Grace's Guide To British Industrial History

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Grace's Guide is the leading source of historical information on industry and manufacturing in Britain. This web publication contains 147,919 pages of information and 233,587 images on early companies, their products and the people who designed and built them.

William Parsons (1800-1867)

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1897. The Great Telescope built in 1845.

The Right Honourable William Parsons, 3rd Earl of Rosse, (1800-1867)

1800 Born, son of Laurence Parsons (1758-1841), 2nd Earl of Rosse

1840 Birth of son Lawrence Parsons, who succeeded to his father's title in 1867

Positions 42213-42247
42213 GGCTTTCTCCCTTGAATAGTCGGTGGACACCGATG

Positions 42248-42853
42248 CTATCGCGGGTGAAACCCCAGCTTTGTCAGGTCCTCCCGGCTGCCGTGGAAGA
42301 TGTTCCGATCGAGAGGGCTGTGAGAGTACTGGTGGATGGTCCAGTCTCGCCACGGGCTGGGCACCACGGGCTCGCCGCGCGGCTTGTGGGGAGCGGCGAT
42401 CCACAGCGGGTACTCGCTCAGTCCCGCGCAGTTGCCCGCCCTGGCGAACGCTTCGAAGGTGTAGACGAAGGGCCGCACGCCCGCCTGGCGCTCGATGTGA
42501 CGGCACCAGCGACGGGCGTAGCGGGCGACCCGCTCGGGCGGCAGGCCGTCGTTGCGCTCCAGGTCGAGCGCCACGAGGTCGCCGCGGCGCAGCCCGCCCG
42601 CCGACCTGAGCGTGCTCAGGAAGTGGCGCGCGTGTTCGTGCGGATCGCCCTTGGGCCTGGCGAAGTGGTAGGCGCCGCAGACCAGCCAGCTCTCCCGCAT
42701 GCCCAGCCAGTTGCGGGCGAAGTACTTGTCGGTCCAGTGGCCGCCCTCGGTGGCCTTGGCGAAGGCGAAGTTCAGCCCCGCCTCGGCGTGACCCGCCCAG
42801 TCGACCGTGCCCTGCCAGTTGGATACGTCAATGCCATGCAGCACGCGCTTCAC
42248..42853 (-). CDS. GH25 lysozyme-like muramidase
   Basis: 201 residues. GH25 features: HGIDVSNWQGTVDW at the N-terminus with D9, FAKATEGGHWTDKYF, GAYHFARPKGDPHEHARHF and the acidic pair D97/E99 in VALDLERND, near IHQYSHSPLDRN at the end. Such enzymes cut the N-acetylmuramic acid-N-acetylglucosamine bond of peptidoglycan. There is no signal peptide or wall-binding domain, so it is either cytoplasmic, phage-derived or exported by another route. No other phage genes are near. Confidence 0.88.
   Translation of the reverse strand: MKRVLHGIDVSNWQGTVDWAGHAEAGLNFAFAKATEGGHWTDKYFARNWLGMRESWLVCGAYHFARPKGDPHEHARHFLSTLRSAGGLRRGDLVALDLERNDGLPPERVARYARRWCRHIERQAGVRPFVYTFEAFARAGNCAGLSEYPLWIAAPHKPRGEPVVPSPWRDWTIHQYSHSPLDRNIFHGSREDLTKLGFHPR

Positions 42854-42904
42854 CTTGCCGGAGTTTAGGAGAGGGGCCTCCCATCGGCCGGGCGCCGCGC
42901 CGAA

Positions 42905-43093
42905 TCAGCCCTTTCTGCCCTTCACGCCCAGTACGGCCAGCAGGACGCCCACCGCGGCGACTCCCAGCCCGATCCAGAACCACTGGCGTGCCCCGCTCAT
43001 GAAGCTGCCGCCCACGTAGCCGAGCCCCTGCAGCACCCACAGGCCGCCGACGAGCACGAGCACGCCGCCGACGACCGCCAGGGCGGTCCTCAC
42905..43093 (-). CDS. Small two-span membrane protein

1854 Birth of youngest son Charles Algernon Parsons

1868 Obituary [1]

THE RIGHT HONOURABLE WILLIAM PARSONS, third EARL OF ROSSE, was born at York, on the 17th of June, 1800.

The elementary part of his education was acquired under his father’s roof; and in the year 1818 he entered Trinity College, Dublin. After a successful course of study he, in the following year, migrated to Magdalen College, Oxford, where he took his degree of B.A. in 1822, obtaining a first class in mathematical honours. As Lord Oxmantown he represented King’s County in the House of Commons from 1821 till the end of the first reformed Parliament ; and although he seldom took part in the debates, he proved an excellent man of business on Committees. From this time he devoted himself more closely to philosophical pursuits.